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goer

[goh-er]
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noun
  1. a person or thing that goes: We sat in the lobby watching the comers and goers.
  2. a person who attends frequently or habitually (usually used in combination): churchgoer; moviegoer.
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Origin of goer

Middle English word dating back to 1350–1400; see origin at go1, -er1
Dictionary.com Unabridged Based on the Random House Unabridged Dictionary, © Random House, Inc. 2018

Related Words

fair, solid, reliable, safe, legal, valid, dependable, stable, proper, fly, received, solvent, secure, sanctioned, recognized, kosher, go, faithful, proven, washing

Examples from the Web for goer

Historical Examples

  • He thinks he's a comer when he's a goer—he can't see his idea is out of date.

    The Harbor

    Ernest Poole

  • But the goer afoot must not be conceived as primarily an engine of muscle.

    Journeys to Bagdad

    Charles S. Brooks

  • So gentle in her paces; indeed, so safe a goer, that a child might ride her.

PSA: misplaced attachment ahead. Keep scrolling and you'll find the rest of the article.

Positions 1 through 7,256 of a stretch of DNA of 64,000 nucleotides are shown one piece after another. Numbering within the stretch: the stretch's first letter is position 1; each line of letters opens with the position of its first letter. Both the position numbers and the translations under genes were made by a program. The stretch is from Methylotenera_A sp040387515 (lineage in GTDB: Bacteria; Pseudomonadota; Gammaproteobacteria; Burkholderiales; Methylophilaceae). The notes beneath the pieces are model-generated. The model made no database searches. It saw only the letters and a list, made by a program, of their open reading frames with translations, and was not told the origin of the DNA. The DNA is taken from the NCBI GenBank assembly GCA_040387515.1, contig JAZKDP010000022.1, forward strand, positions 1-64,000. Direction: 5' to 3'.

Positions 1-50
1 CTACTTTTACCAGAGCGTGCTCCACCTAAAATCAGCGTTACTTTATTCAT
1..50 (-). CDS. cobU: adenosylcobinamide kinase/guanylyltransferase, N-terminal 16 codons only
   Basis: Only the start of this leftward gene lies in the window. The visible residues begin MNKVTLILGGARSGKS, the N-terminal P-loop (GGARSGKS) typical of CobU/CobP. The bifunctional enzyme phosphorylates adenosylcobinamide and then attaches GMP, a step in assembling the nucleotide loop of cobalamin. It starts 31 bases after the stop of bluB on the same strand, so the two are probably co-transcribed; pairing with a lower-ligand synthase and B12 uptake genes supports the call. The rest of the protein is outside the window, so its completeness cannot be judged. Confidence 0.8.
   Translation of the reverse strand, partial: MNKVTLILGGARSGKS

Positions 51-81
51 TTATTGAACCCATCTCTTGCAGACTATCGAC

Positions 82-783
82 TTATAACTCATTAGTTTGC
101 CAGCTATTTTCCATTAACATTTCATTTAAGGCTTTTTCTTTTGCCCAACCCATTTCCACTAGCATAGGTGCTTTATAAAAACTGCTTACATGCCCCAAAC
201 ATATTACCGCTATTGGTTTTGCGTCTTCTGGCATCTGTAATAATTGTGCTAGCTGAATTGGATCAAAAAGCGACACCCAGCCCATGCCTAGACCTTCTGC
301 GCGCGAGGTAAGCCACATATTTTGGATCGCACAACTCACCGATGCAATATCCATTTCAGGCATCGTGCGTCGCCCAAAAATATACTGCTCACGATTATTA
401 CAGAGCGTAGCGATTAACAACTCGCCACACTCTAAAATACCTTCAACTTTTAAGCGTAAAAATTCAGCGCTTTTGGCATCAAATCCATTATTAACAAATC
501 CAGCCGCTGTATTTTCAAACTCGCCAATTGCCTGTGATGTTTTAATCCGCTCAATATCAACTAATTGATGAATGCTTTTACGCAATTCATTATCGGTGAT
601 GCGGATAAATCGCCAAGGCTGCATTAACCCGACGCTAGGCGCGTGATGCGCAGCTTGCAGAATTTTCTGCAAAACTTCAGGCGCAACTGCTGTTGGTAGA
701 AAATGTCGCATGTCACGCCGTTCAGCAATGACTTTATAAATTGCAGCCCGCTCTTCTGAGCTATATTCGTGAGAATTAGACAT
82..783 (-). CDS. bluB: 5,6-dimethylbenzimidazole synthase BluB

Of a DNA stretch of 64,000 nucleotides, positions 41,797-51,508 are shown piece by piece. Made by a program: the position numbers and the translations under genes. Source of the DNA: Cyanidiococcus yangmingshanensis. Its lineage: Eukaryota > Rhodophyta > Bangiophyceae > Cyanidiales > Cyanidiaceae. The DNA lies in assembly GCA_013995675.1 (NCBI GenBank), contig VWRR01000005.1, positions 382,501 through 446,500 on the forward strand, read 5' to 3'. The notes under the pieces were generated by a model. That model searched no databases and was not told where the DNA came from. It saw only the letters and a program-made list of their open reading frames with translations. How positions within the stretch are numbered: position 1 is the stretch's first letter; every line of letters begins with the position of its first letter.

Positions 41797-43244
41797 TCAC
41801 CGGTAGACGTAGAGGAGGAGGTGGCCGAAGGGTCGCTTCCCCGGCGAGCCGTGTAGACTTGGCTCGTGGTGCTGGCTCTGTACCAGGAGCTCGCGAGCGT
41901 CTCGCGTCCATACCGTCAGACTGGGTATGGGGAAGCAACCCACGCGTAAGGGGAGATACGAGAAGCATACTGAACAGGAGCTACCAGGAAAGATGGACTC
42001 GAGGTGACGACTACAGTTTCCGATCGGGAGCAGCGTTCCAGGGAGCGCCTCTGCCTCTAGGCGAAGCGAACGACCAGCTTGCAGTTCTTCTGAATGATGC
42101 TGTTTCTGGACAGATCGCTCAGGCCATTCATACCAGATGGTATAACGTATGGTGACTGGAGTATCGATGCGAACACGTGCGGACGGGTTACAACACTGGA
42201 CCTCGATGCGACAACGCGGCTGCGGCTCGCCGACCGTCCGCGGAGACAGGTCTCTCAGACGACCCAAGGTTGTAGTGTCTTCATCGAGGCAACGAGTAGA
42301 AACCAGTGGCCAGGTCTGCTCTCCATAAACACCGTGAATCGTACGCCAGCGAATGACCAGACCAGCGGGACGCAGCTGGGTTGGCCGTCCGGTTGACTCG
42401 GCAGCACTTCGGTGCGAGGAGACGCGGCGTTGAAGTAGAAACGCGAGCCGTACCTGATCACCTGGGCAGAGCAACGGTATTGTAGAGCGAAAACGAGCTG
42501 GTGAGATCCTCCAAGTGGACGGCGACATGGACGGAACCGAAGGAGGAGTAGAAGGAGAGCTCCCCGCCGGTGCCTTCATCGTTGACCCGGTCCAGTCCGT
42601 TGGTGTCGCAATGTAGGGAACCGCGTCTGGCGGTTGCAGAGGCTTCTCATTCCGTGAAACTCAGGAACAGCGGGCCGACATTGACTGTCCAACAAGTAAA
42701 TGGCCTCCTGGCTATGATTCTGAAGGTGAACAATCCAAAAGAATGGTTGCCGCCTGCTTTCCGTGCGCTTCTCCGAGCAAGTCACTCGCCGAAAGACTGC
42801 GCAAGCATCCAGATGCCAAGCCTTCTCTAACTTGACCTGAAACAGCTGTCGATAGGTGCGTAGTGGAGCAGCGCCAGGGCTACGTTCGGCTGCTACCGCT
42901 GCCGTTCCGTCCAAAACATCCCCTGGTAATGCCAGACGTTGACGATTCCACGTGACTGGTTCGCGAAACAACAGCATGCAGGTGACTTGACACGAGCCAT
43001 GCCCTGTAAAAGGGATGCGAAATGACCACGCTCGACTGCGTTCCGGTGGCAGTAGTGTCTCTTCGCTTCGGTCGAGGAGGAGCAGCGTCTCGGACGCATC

• The witch is supposed to go about chiefly under cover of darkness, and hence is called snny edh, the night goer.

  • Now, Dinan gave just the same description as to his appearance—that he looked as if he wanted to go but he was not much of a goer.


British Dictionary definitions for goer

goer

noun
    1. a person who attends something regularly
    2. (in combination)filmgoer
  1. an energetic person
  2. informal an acceptable or feasible idea, proposal, etc
  3. Australian and NZ informal a person trying to succeed
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Collins English Dictionary - Complete & Unabridged 2012 Digital Edition © William Collins Sons & Co. Ltd. 1979, 1986 © HarperCollins Publishers 1998, 2000, 2003, 2005, 2006, 2007, 2009, 2012

Word Origin and History for goer

n.

late 14c., "one who goes on foot, a walker," agent noun of go. From mid-13c. as a surname. Of a horse, especially of one that goes fast (1690s); hence transferred use, of persons, "one who lives loosely" (c.1810).

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Online Etymology Dictionary, © 2010 Douglas Harper